The introduction of Hymenoscyphus fraxineus to Northern Ireland and the subsequent development of ash dieback
Ash dieback caused by Hymenoscyphus fraxineus was first recorded in Northern Ireland (NI) in November 2012. The disease was observed only on recently (<6 years) planted trees. An in-depth case study in 2015 of an ash plantation with severe symptoms indicated that many of the trees were infected at the time of planting. Apothecia were observed developing from pseudosclerotia beneath the epidermis of dead branches still attached to the tree, suggesting a possible mechanism whereby H. fraxineus could be disseminated without leaf or rachises infection. Apothecia also formed on roots, indicating that infections may also occur in the soil. Often young trees were killed by the formation of large basal lesions which did not arise from stem infections higher up. On first detecting the disease on the island of Ireland the Governments of NI and the Republic of Ireland published an “All-Ireland Chalara Control Strategy.” Part of that strategy was a ban on the importation of ash plants from regions where the disease was known to be present, to prevent the introduction of further inoculum, and the implementation of an ‘eradication and containment’ policy with the aim of preventing the establishment and spread of the disease. While these measures may have slowed disease establishment, they were ultimately unsuccessful and by 2018 ash dieback was widespread and established throughout the whole of NI in plantations and in the wider environment.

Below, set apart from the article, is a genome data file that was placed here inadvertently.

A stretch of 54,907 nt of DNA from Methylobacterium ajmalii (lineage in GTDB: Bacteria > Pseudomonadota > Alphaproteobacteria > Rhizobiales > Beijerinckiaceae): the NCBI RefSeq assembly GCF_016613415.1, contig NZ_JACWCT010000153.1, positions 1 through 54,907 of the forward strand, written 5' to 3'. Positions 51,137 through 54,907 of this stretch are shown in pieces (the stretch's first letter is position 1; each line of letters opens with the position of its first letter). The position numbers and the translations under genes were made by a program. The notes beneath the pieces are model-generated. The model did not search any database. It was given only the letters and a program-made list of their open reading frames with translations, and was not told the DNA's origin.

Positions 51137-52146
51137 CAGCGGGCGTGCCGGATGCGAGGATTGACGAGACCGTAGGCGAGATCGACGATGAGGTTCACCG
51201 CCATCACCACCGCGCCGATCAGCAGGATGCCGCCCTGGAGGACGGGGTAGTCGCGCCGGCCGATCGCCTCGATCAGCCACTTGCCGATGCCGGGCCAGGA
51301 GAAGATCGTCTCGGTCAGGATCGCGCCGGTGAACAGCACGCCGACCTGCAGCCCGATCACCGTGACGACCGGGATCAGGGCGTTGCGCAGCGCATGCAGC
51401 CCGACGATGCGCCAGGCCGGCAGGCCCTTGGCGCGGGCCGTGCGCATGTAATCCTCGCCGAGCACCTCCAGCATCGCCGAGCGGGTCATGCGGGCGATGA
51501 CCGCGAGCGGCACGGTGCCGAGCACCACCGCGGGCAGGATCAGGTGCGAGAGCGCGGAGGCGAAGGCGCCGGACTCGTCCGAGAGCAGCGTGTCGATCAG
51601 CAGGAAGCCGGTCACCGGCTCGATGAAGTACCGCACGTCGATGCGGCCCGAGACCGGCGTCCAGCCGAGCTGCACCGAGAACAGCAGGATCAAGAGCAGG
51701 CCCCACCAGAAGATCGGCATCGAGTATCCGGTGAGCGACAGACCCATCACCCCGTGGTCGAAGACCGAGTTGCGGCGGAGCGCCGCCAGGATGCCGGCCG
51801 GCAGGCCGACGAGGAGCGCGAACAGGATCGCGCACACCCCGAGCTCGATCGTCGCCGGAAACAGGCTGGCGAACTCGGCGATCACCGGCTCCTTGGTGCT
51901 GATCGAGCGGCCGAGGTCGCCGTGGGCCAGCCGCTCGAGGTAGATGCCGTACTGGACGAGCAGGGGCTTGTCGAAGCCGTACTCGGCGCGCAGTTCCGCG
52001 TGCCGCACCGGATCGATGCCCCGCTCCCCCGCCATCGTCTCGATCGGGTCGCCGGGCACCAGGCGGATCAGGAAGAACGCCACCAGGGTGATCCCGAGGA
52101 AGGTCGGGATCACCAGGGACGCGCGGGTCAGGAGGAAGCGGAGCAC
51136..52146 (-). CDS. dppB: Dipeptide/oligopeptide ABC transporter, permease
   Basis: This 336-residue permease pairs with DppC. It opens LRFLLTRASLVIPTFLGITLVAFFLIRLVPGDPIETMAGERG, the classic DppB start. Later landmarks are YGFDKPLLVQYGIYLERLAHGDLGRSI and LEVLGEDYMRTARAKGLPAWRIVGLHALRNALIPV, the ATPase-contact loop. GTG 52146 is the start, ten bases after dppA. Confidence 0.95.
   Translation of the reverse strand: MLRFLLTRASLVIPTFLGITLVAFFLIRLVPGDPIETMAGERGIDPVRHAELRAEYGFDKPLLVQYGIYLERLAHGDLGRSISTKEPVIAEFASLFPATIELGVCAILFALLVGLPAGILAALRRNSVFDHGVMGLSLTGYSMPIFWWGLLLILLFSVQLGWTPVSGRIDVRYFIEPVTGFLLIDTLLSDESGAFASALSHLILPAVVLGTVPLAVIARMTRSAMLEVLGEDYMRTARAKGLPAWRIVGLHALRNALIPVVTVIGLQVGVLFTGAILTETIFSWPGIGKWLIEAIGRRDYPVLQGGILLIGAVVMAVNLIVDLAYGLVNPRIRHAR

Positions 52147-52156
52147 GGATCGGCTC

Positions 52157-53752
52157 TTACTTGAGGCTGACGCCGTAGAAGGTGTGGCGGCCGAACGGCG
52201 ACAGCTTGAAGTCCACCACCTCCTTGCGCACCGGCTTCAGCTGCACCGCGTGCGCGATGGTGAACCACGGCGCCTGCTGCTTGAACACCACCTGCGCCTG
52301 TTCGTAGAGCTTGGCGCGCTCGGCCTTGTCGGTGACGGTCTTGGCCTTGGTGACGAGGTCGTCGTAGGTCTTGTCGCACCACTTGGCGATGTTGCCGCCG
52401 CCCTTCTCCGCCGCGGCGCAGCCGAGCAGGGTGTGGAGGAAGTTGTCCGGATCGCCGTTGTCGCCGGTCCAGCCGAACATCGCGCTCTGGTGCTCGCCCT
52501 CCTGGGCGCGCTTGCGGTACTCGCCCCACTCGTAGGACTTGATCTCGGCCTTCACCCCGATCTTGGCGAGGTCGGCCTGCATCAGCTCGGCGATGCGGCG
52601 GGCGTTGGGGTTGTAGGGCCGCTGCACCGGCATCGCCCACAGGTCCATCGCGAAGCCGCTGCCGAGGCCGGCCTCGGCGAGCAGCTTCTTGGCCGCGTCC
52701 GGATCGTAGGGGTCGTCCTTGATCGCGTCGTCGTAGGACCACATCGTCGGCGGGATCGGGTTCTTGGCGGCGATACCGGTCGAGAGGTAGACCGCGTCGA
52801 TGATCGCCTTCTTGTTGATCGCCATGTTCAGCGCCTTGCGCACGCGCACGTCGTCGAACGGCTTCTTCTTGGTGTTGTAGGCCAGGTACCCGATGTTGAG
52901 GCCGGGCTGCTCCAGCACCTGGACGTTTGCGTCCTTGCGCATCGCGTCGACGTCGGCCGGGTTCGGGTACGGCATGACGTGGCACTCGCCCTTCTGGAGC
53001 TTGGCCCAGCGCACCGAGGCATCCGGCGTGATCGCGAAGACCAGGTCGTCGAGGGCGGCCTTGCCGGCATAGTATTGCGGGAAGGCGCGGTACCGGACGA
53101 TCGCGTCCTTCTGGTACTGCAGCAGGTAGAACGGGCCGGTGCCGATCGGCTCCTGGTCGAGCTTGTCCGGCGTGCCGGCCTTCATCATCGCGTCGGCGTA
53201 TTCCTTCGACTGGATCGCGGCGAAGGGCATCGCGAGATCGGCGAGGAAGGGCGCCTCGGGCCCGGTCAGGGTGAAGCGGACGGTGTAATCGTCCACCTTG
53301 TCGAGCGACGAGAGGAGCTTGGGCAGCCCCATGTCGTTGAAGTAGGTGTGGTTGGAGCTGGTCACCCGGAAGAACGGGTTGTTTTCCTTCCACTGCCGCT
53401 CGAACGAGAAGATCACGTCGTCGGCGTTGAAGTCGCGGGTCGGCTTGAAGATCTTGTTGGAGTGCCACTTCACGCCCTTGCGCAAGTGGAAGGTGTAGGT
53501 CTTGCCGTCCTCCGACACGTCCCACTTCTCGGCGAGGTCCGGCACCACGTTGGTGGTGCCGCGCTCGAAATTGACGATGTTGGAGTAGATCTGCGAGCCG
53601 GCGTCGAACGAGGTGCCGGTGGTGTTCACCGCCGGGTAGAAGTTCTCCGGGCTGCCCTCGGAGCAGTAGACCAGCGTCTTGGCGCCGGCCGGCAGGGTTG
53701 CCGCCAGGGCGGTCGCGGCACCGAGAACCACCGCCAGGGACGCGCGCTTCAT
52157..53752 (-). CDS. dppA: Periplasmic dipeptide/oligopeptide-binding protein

Publication history: Accepted - 12 December 2022; Published online - 11 January 2023.
apothecia, ash dieback, eradication and containment, Hymenoscyphus fraxineus
Baxter, E., Cooke, L.R., Spaans, F., Grant, I.R. and McCracken, A.R. (2023) ‘The introduction of Hymenoscyphus fraxineus to Northern Ireland and the subsequent development of ash dieback’, Forest Pathology. Wiley. Available at: https://doi.org/10.1111/efp.12789.